Mad Hatter’s Tea Room by Jessie Tarbox Beals (ca. 1906-1916)

With numerous other madcap cafés, clubs, shops and restaurants, the news quickly spread that Greenwich Village was the place to be. There was an influx of cultural tourism or ‘slumming’ as it is better know, with visitors descending from far and wide with the hope of catching their own glimpse of bohemia. In Djuna Barnes’ article ‘Becoming Intimate with the Bohemians’, Madam Bronx goes out in search of the Greenwich Village she has read about in newspaper articles. Initially disillusioned with what she finds, Madam Bronx suddenly spots someone she deems to be a bohemian, and ‘grabbing a hand of either child exactly like the White Queen in Through the Looking Glass as she hurried forward. ‘There’s one now!’ […] And so she left me in pursuit of a mere woman in a gingham gown with a portfolio under her arm.’ [2] This sort of urban safari is still possible in the Village, but with prices as they are, sightings are more likely to be bohemians with hedge funds.

The theme of cultivated bohemia extended into our AirBnB apartment which, as the owner informed us, was adorned with swathes of sequinned fabric and beautiful treasures from her time as an actress in Paris. The building had six floors accessed via a large wooden staircase, four flats per floor and an intercom which fictitiously listed G. Sands, A. Ginsberg and D. Parker among its residents. The apartment itself was cosy with just three rooms and fire-escapes from the windows. In the kitchen was a bathtub, there were WCs in the corridor and walls were so paper thin, we knew the intricate details of the lives next door, above us and below us. This was the New York I had read about and imagined, but it was only after visiting to the Lower East Side Tenement Museum that we realised we were staying in an old Greenwich Village tenement building.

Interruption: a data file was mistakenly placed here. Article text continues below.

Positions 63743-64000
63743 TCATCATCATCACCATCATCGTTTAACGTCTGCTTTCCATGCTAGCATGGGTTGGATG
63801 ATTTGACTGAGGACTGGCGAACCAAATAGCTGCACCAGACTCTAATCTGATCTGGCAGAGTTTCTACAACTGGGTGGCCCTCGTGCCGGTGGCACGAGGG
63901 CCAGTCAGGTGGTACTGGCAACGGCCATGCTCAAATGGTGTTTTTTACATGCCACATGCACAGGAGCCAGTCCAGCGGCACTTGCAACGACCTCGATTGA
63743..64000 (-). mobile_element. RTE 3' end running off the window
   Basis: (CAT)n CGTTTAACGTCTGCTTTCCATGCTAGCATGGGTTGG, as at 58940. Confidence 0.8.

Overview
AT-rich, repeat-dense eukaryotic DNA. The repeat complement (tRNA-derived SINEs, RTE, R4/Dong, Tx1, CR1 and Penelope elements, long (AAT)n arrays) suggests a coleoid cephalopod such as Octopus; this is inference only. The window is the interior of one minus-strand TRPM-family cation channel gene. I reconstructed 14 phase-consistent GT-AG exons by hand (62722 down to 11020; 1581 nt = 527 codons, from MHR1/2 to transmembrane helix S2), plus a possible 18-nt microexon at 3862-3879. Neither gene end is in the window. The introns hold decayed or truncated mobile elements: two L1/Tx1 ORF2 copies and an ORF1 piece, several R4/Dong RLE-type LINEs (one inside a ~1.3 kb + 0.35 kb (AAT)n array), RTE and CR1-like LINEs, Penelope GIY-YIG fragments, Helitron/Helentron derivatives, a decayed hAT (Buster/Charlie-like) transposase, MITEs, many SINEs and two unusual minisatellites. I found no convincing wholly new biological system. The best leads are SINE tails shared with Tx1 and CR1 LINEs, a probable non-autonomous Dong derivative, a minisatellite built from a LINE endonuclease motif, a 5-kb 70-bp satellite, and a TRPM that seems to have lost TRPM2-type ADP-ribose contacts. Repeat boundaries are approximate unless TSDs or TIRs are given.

Layout of a New Law “Dumbbell” tenement block – our apartment was exactly the same layout, three rooms with two windows to the front and two to the back


The old freestanding bathtub was in the kitchen, next to the sink

MacDougal Street Old Law Tenements:

We’re aware in every nerve end of our tenement’s hand-mortared Jersey brick, the plumbing’s dripping dew-points, the electric running Direct, and on each landing four hall-johns fitted to the specifics and minima of the 1879 Tenement Housing Act. We lived in its clauses and parentheses, that drew up steep stairways and filled the brown airwells with eyebrowed windows. Unwhistling, the midwinter radiator lists in its pool of rust. A lightcord winds through its light chain; from a plasterless ceiling-slat topples a roach, with its shadow. Downstairs, our Sicilian widow beats the cold ribs with a long-handled skillet, and faucets drum in twenty old-law flats.[3]

Although our apartment was not in the least bit squalid, cramped or dark (in fact it was beautiful), I could imagine it, perhaps a century ago; stifling, noisy and overcrowded. I thought of all those people; new migrant families, restaurateurs, aspiring artists or poets who must have paced barefoot over these same uneven floorboards or spilled out onto their fire-escape balconies on a hot day. What was it they were seeking from this city? Did their dreams come true? I could imagine them, all of them, packed in like bees into a hive, room upon room, building next to building, engulfing the city in a swarm of diverse cultures, colours, clamour and chatter. The ghosts of the past were palpable here.

New York was overwhelming for the first few days and an unexpected sense of culture shock set in. I think British people often take cultural similarities between the UK and the USA for granted because we share the same language. But what about the cultural differences? As someone who has visited a lot of different European countries, I thought I was pretty well prepared for anything. It turns out that speaking the same language doesn’t always help in New York. We got confused an embarrassing number of times on the subway and got lost trying to follow the grid system. We got talked to by a lot of people in the street, even though New Yorkers are supposed to be some of the least friendly Americans. The city is like a collage of life, we never knew what sort of eccentric or unusual scene might be unfolding around the corner. One moment we saw a man nonchalantly taking his parrot for a walk, and the next an enormous bulldog blocking the entire sidewalk because he didn’t want to go to day school.